In the Company of Women: Contemporary Female Friendship Films (Womans film precedents)
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Most are contemporary melodramas, light comedies, historical epics and moral tales for children. In recent years, there have also been some love stories. According to Sabereh Mohammad-Kashi, some male directors, as well as the renowned female director Rakhshan Bani-Etemad, are creating powerful roles for women. Women in the performing art in Iran Recent themes include relationships between older women and younger men who feel comfortable loving intellectual women Thus in some ways the Islamic Republic has been successful in fostering a thriving film industry with strong roles for women.
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Since the revolution eleven women have directed feature films. These facts are important indications of progress. But we must also mention the post-revolutionary law for film and stage actresses.
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The law required that women be shown as modest and chaste characters with important roles in society—such as good mothers who could raise "God. Women are never supposed to sing or dance on the screen or stage. Physical contact with any man is totally forbidden; if women and men absolutely have to touch each other, they are supposed to keep an object such as a piece of cloth between them.
Of course, in other ways women are treated like commodities, especially in marriage exchanges and other limitations on their rights. Costumes should be modest, preferably a long raincoat, the "manteau," with trousers and head scarf, usually black. However, it was allowed that actresses could wear wigs or hats on some occasions and it has been more loose under President Khatami's rules.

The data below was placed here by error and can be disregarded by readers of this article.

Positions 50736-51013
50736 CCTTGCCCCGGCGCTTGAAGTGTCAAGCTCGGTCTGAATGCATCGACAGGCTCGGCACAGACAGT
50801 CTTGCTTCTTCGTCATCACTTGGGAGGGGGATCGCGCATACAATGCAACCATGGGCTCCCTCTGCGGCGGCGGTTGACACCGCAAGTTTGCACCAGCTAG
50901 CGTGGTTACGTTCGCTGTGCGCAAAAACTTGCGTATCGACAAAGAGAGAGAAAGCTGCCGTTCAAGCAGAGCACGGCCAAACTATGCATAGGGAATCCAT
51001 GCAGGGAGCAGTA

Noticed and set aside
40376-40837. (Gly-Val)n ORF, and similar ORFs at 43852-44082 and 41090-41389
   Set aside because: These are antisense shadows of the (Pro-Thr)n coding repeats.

Nevertheless, costume designers have been creative within these limitations. Before examining films made by women, I'd like to look at the role of women in the films of three well-known male directors. Bahram Beiza'i, a renowned playwright, scholar, scriptwriter and filmmaker, is apparently one of the rare filmmakers whose films have always depicted a wide range of women who are both real and dignified— urban, rural and tribal women who have their own voices as intellectuals and housewives. While such sensitive portrayals of women on his part date back to the Shah's era, Beiza'i's women have become even more mature in his post-revolutionary films.
Bashu, Gharibehye Kuchak Bashu, the Little Stranger, explores the role of a powerful mother hidden behind a veil. The striking Susan Taslimi as. Na'i plays the role of the mother, housewife, caretaker and breadwinner for a family of three in a village in the North of Iran. While her husband is away in the Iran-Iraq war, Na'i gives a home to Bashu, a boy orphaned by the ravages of war.
Although Na'i is completely covered up, close-up shots of her intense and dramatic gaze add to her strength as a peasant woman. Hamid Naficy draws attention to Beiza'i's powerful use of veiled vision, and direct gaze to. In one major plot strand, for example, Kian is a young mentally ill woman who is afraid of telling her husband that she sees a psychiatrist out of a fear of being stigmatized and mocked. Dariush Mehrjui, who earned international recognition in the seventies with works such as Gav The Cow , has produced a body of work on the issues of women and their personal relationships.
In his recent films, Mehrjui presents contemporary women trapped between tradition and the modern world. Hamoon deals with an unusual glimpse of psychological conflict in marital life. A woman who was once madly in love with her husband. According to Philip Shenon, this movie deals directly with the oppression of women when. Hamoon yells out, "Why don't women have rights in this country? Leila deals with a woman whose barrenness ruins her marital life.